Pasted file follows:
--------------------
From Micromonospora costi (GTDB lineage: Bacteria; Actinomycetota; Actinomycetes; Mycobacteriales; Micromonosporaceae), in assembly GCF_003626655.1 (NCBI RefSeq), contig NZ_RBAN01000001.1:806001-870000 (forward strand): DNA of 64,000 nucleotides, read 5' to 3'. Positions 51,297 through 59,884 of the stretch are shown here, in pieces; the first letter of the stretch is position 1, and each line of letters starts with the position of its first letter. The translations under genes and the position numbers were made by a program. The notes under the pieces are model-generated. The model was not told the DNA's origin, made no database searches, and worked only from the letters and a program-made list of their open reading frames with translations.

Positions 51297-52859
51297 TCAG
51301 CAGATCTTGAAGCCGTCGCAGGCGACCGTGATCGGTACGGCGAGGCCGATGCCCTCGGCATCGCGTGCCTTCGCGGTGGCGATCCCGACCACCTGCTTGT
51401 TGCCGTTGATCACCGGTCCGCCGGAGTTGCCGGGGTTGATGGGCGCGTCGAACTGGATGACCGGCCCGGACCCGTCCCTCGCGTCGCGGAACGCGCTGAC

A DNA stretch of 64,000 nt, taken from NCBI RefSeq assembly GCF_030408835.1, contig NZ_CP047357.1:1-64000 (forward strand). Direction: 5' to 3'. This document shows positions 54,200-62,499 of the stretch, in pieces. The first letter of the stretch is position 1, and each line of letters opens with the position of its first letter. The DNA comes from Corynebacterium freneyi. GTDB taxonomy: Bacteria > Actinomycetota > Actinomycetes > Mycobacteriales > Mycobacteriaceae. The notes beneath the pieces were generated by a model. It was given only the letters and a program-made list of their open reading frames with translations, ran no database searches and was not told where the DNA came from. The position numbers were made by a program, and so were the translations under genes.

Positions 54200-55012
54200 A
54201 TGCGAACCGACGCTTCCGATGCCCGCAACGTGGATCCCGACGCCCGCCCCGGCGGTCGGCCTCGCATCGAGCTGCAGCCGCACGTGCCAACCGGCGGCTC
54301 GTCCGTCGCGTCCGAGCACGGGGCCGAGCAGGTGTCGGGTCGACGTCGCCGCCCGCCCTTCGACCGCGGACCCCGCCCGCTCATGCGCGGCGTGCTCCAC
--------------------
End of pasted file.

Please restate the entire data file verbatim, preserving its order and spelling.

From Micromonospora costi (GTDB lineage: Bacteria; Actinomycetota; Actinomycetes; Mycobacteriales; Micromonosporaceae), in assembly GCF_003626655.1 (NCBI RefSeq), contig NZ_RBAN01000001.1:806001-870000 (forward strand): DNA of 64,000 nucleotides, read 5' to 3'. Positions 51,297 through 59,884 of the stretch are shown here, in pieces; the first letter of the stretch is position 1, and each line of letters starts with the position of its first letter. The translations under genes and the position numbers were made by a program. The notes under the pieces are model-generated. The model was not told the DNA's origin, made no database searches, and worked only from the letters and a program-made list of their open reading frames with translations.

Positions 51297-52859
51297 TCAG
51301 CAGATCTTGAAGCCGTCGCAGGCGACCGTGATCGGTACGGCGAGGCCGATGCCCTCGGCATCGCGTGCCTTCGCGGTGGCGATCCCGACCACCTGCTTGT
51401 TGCCGTTGATCACCGGTCCGCCGGAGTTGCCGGGGTTGATGGGCGCGTCGAACTGGATGACCGGCCCGGACCCGTCCCTCGCGTCGCGGAACGCGCTGAC

A DNA stretch of 64,000 nt, taken from NCBI RefSeq assembly GCF_030408835.1, contig NZ_CP047357.1:1-64000 (forward strand). Direction: 5' to 3'. This document shows positions 54,200-62,499 of the stretch, in pieces. The first letter of the stretch is position 1, and each line of letters opens with the position of its first letter. The DNA comes from Corynebacterium freneyi. GTDB taxonomy: Bacteria > Actinomycetota > Actinomycetes > Mycobacteriales > Mycobacteriaceae. The notes beneath the pieces were generated by a model. It was given only the letters and a program-made list of their open reading frames with translations, ran no database searches and was not told where the DNA came from. The position numbers were made by a program, and so were the translations under genes.

Positions 54200-55012
54200 A
54201 TGCGAACCGACGCTTCCGATGCCCGCAACGTGGATCCCGACGCCCGCCCCGGCGGTCGGCCTCGCATCGAGCTGCAGCCGCACGTGCCAACCGGCGGCTC
54301 GTCCGTCGCGTCCGAGCACGGGGCCGAGCAGGTGTCGGGTCGACGTCGCCGCCCGCCCTTCGACCGCGGACCCCGCCCGCTCATGCGCGGCGTGCTCCAC